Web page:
I have a new Elite and it is my first CNC. I am having a problem with the machine coordinates.
After I home the machine, the machine coordinates are 0,0,0 as I would expect. I jogged the head to the very back (0,47,0) to work on the track and powered down.
Upon restart, the machine coordinates where 24,24, not sure Z.
This has happened many times since I powered it up for the first time a few days ago, I correct the issue by homing the PC and it works fine until the next time I cycle the power.
When you power on the CNC machine, it doesn’t retain its previous position from the last power down. As a safety precaution, it defaults to a central position, which is typically set as X=24 and Y=24. This default position allows you to manually jog the machine into a safe starting point before it recognizes the boundary limits and stops further movement.
To provide further clarity, CNC machines have two types of limits: “hard” and “soft” limits. A hard limit is typically a physical switch, known as a limit switch, that, when triggered, forces the machine to stop. Soft limits, on the other hand, are user-defined software limits that halt the machine’s movement when reached. The specific soft limit values can vary depending on the machine’s size and the software settings configured by the manufacturer. Hard limit switches, which are only available on the Elite series, should always stop the machine when triggered.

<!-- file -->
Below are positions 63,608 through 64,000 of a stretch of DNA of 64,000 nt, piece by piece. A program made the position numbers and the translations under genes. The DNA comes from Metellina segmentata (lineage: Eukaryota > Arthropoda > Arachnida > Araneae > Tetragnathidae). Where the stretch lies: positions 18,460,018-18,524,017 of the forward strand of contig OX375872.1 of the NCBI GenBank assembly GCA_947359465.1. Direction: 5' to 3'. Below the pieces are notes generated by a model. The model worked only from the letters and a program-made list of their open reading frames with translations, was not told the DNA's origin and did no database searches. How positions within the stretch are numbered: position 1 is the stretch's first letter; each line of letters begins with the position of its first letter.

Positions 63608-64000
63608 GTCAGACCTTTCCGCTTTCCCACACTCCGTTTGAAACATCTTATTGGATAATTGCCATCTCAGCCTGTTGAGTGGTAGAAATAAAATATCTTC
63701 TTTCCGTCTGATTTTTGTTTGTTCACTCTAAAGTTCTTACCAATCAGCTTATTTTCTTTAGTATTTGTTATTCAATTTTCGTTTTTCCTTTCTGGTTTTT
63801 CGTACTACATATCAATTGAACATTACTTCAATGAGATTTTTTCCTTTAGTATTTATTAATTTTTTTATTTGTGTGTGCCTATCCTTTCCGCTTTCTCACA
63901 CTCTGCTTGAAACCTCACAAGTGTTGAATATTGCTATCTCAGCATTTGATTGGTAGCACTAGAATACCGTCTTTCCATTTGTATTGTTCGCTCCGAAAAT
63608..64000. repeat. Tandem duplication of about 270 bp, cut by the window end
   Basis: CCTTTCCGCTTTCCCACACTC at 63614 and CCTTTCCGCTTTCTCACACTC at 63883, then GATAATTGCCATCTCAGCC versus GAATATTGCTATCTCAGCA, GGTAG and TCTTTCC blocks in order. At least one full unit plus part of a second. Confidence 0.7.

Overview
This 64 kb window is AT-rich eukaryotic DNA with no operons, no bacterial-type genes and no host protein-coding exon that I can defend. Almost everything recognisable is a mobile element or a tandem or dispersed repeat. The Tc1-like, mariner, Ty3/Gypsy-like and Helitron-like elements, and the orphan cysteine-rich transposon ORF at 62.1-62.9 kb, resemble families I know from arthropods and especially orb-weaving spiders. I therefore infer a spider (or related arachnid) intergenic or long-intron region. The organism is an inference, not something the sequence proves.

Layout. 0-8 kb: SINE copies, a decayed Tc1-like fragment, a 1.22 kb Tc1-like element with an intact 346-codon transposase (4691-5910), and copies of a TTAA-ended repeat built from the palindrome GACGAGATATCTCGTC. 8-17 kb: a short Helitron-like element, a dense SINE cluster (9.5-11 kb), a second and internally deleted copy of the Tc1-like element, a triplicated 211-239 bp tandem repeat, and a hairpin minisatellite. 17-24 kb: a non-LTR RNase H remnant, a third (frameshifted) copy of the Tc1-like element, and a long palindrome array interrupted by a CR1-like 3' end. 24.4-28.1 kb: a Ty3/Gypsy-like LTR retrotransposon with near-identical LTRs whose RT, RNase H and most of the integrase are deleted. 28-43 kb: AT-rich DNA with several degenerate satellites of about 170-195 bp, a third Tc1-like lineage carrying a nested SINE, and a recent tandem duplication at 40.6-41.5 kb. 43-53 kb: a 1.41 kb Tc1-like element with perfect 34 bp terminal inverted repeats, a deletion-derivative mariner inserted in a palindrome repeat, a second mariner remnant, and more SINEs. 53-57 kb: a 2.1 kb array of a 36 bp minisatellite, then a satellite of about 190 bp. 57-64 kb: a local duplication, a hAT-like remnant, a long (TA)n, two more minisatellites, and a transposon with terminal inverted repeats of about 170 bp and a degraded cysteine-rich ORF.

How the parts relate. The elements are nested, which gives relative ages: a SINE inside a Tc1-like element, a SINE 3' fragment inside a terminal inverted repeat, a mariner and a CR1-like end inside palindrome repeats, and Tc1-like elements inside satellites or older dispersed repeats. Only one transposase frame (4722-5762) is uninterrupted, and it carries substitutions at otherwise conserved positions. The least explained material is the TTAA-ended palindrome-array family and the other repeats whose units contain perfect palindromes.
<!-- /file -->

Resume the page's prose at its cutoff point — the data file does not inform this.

As mentioned, once you ‘home’ the machine, it establishes its exact position and becomes aware of its minimum and maximum boundaries. After homing, if you enable jogging mode at maximum speed and start moving any axis, the machine will automatically halt just before reaching the end of its travel to prevent potential damage.
Before initiating a homing sequence, it’s important to note that the machine provides a grace period for manual movements. However, exercise caution during this period to avoid collisions or mishaps before homing.
You might wonder why the machine doesn’t remember its previous position upon power-up. The main reason is that there’s no guarantee that someone didn’t manually adjust an axis between power cycles. This default behavior acts as an added safety measure.
Always remember to home your machine, it’s free!
Thank you for taking the time for this thorough reply. It makes total sense as you explained it.